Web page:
The frame is in the correct serial block for a DWM rework (“i”). It is probable that there were DWM frames at the factory when it was captured. As probable, some of those frames would have been from the HK “Commercial” rework series, amongst others. As well, given the inconsistency of the “appropriate markings/stamps”, it is highly unlikely that this frame would have “sold” commercially by the factory – lending credence to the hypothesis that it was still at the factory when this piece was “assembled” Post War;

The “top” is what appears to be externally correct for a “Late” S series, notwithstanding what internals are fitted (firing pin, ejector, etc. may be included on yours) –again, it would be interesting to note the internals, toggle ears, the barrel markings, as well as the other stamps/proofs that may be present;

The “matching” of the small parts (those few that you mention anyway) to the last two digits of the frame serial number, even though from different manufactures and eras of Luger production, has been noted previously in a small variation of other Post-War HKs. It is also noted that there were parts from other manufacturers available at the factory when it was captured. It would also be interesting to note if the safety, hold-open, etc. would have any HK markings – or any markings either matching it to the frame or a specific manufacturer;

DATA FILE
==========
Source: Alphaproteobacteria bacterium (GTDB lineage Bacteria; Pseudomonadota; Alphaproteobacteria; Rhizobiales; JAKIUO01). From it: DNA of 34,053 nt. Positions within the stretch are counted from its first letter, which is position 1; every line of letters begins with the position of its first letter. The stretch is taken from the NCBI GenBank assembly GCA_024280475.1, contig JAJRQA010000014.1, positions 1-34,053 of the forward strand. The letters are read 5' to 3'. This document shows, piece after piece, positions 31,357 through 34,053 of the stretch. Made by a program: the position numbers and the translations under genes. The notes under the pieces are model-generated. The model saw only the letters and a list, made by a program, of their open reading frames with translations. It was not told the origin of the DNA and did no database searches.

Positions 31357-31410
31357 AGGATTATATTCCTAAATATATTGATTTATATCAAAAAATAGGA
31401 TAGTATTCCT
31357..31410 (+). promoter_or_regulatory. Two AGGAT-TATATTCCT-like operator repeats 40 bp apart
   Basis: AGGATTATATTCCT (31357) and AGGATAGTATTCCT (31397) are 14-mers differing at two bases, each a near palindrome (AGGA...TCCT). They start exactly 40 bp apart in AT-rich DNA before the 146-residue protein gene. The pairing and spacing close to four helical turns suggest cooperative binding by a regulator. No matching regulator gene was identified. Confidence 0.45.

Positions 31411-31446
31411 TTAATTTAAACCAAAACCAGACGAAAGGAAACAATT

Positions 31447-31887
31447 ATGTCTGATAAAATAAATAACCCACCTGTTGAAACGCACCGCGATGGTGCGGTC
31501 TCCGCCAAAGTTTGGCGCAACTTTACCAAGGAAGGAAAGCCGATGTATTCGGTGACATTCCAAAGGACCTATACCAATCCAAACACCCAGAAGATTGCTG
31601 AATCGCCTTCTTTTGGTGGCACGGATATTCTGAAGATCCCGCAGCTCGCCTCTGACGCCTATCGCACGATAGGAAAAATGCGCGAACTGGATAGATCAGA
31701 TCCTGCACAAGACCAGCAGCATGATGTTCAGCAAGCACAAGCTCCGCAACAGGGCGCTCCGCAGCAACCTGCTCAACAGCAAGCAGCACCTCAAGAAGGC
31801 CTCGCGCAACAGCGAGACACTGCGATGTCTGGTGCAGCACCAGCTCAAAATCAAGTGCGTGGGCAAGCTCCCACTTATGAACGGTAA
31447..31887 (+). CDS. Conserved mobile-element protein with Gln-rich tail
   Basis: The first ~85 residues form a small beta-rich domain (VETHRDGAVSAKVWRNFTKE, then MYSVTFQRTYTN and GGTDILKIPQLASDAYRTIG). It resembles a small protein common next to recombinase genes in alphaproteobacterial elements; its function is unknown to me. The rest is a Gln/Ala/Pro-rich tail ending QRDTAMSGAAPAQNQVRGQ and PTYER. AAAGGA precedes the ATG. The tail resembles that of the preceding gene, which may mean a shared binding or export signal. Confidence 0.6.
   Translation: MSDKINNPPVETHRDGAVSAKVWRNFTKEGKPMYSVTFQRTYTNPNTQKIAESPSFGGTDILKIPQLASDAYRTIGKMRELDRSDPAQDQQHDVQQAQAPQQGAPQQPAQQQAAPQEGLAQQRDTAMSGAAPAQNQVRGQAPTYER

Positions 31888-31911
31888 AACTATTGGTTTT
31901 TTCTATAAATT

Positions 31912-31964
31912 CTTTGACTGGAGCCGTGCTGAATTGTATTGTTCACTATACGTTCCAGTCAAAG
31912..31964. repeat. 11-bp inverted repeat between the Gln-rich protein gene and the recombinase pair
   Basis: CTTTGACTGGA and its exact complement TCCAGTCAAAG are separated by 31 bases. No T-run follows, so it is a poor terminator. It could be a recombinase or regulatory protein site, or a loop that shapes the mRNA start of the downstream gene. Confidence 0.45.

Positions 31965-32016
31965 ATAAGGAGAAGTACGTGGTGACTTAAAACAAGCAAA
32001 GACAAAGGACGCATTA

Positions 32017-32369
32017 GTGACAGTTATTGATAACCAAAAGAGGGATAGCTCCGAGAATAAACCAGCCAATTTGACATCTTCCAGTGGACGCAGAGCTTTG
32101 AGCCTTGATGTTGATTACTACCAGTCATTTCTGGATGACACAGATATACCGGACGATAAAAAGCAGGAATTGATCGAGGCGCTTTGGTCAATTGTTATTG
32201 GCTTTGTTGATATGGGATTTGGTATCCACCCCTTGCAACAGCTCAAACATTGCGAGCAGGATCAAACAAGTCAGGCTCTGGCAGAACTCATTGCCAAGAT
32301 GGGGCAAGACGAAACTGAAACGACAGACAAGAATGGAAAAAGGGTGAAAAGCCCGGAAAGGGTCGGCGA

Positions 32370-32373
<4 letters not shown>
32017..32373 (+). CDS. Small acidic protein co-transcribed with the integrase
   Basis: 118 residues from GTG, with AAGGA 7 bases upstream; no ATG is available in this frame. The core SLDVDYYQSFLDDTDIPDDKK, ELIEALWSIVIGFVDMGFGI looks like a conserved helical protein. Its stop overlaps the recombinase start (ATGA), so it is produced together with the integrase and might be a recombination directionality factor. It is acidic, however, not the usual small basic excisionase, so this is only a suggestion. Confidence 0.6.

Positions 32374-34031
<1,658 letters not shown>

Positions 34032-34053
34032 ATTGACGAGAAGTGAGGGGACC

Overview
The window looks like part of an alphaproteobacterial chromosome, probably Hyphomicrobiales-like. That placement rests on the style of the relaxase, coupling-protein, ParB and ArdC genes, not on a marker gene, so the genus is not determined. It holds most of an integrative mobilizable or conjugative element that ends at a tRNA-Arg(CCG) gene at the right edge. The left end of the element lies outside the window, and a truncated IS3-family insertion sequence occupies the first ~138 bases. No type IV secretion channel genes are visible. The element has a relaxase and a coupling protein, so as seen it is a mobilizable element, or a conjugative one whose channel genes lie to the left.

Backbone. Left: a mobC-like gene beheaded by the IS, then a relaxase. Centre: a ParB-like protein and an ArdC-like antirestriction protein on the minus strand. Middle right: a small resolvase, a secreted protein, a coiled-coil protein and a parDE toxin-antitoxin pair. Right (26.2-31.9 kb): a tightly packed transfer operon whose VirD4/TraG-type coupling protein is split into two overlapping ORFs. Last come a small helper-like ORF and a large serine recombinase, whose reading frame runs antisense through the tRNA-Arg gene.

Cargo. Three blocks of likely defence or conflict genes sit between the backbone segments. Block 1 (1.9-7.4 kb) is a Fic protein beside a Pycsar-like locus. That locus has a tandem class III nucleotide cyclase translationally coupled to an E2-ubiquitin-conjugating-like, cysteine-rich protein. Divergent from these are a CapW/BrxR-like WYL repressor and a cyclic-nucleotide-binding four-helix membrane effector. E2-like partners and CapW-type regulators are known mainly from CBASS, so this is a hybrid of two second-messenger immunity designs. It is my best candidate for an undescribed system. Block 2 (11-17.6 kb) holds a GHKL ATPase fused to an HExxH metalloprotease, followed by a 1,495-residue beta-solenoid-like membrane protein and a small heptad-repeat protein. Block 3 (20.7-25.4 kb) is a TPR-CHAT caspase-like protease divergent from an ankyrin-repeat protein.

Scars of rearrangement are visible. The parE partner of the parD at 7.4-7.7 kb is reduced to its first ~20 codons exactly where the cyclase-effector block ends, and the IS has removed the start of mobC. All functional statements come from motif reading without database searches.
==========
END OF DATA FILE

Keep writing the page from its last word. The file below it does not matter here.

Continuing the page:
Sideplate: I’ve never seen one similar to yours on an HK – parts gun, prototype, or Post War. Whether it is a cheap aftermarket piece purchased in later years to replace a lost sideplate; or is specific to a certain manufacturer, I am not certain. Hopefully Jan, John, Tom Heller or another collector can assist on that piece specifically. However, if it is a recognized manufacturer, then it is indeed possible that it too, would be correct for a HK Post War Parts Luger within the defined scope as I described the variation above.

I hope you find this of interest regarding your piece,

- John D.
 

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Hello John D.,

The sideplate in question reminds me of the variation of side plates W+F Bern used on their Swiss lugers. The raised, vertical "island" on the side plate extends up to the posterior top edge of the side plate. I believe this variation started with the (Correction on 10-15-03 : 3rd. variation) of the 1906 W+F Bern and continued with the 1929 W+F Bern. The width of the "island" appears to be more close to the M1929 side plate...

A good photo of the side plate off the luger might yield a better look.
 

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Hi Pete,

Thanks for taking the time to post those. I can see the family resemblance - but after seeing the photos - I'm sticking with my first guess on the sideplate "...a cheap aftermarket piece purchased in later years..".